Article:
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GALA: A Gamified Approach To Learning Algorithms

Abstract

In a typical Computer Science undergraduate programme, students take a two-course sequence in Data Structures and Algorithms (DSA). These courses build on an introductory programming course which usually offers only a light introduction to these topics (e.g., the list data structure implemented as an array, and simple algorithms such as linear search and Bubble Sort). Hence, the two-course DSA sequence is critical to help students to develop the skills necessary to create efficient algorithmic solutions to real-world problems. These skills are highly valued in industry, and the technical rounds in most job interviews evaluate these skills immediately after assessing the candidate’s basic programming proficiency. Many students, particularly in institutions outside the top tier, fail to clear these hurdles because they have not been given enough opportunity to hone these skills. In this series of articles, we describe a new approach to address these shortcomings – a Gamified Approach to Learning Algorithms (GALA). We describe our approach in the context of the Algorithms course (typically the second in the 2-course DSA sequence). Student feedback (drawn from an institution outside the top tier) confirms that this approach enables students to grasp key concepts, and to develop a better understanding of how and why the algorithm works. Following the introduction of GALA, we are also starting to see improved student performance on job interviews.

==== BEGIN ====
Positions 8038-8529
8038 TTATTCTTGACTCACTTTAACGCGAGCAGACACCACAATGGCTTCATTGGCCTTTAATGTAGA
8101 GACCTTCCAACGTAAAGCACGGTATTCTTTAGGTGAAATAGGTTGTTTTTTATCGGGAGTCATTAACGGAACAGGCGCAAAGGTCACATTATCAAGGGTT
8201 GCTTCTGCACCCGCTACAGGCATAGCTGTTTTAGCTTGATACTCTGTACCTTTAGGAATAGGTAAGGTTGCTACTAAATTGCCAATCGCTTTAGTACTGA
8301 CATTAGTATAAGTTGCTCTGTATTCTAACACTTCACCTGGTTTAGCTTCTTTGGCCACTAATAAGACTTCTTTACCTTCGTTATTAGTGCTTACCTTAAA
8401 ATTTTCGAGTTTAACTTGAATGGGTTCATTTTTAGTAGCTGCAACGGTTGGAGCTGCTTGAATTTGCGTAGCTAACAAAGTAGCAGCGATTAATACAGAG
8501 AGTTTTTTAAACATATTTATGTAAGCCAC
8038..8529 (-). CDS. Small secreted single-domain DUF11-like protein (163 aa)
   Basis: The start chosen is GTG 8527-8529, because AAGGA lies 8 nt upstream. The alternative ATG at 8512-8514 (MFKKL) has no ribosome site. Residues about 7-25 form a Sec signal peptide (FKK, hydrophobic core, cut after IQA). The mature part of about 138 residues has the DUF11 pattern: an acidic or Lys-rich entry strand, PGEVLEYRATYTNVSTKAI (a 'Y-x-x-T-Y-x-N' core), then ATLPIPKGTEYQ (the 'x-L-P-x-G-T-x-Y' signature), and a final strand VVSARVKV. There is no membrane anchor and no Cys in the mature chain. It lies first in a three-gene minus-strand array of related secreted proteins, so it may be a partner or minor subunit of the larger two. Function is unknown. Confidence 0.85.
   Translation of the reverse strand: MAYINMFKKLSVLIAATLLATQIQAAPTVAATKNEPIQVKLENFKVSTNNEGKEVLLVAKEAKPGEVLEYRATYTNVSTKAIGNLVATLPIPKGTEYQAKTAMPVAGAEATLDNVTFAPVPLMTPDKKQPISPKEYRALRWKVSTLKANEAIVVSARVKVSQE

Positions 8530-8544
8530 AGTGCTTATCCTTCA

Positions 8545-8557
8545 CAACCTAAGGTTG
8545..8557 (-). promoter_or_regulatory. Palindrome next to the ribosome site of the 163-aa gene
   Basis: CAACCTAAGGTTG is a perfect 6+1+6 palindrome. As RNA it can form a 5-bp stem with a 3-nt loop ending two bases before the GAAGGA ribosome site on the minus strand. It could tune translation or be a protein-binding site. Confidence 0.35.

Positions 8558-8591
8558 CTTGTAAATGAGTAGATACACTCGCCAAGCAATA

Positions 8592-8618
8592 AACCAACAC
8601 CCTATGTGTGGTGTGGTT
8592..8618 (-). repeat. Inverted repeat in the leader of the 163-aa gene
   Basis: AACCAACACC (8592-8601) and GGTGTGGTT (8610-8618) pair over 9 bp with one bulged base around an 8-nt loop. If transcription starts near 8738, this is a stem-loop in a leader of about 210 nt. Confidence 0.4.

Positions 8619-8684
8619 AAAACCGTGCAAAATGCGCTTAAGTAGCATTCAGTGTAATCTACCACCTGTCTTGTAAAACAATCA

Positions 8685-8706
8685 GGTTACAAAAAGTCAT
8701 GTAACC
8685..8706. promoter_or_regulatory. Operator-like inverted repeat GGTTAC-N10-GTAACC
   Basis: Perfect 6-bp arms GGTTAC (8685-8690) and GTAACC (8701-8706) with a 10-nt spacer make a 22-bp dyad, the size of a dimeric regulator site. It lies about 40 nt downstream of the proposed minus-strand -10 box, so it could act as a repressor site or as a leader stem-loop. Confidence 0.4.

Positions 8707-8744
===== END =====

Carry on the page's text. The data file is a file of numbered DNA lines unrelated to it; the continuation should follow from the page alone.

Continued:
1   Introduction

A recent report by Aspiring Minds [1] estimates that more than 90% of graduating engineers “do not have the desired programming and algorithm skills required to work in IT product companies”. Such companies expect graduates to have the ability to create an algorithmic solution to a real-world problem (and then implement this solution in code). The former task involves at least three key skills: modeling the concrete problem in abstract terms, recognizing opportunities (if any) to reduce this problem to one for which an efficient algorithm (using appropriate data structures) already exists, and (when necessary) developing an algorithm to solve this problem as efficiently as possible. Note that each of the three action verbs associated with these tasks (modeling, recognizing , and developing) are at the higher levels of Bloom’s Taxonomy. However, in many of the Data Structures and Algorithms (DSA) courses we have reviewed at institutions outside the top-tier, the emphasis is on tasks at the two lowest level of Bloom’s Taxonomy: Remembering (e.g., memorizing an algorithm or the detailed implementation of a particular data structure) and Understanding (e.g., tracing an algorithm’s behaviour on a given input, or tracing the evolution of a data structure on a given sequence of operations). As the Aspiring Minds report [1] indicates, such courses do not prepare graduates adequately for industry needs.

This series of articles describes a pedagogical approach to teaching an Algorithms course that meets two simultaneous objectives:

  • Objective 1: It hones the three key skills noted above.
  • Objective 2: It is workable in institutions outside the top-tier.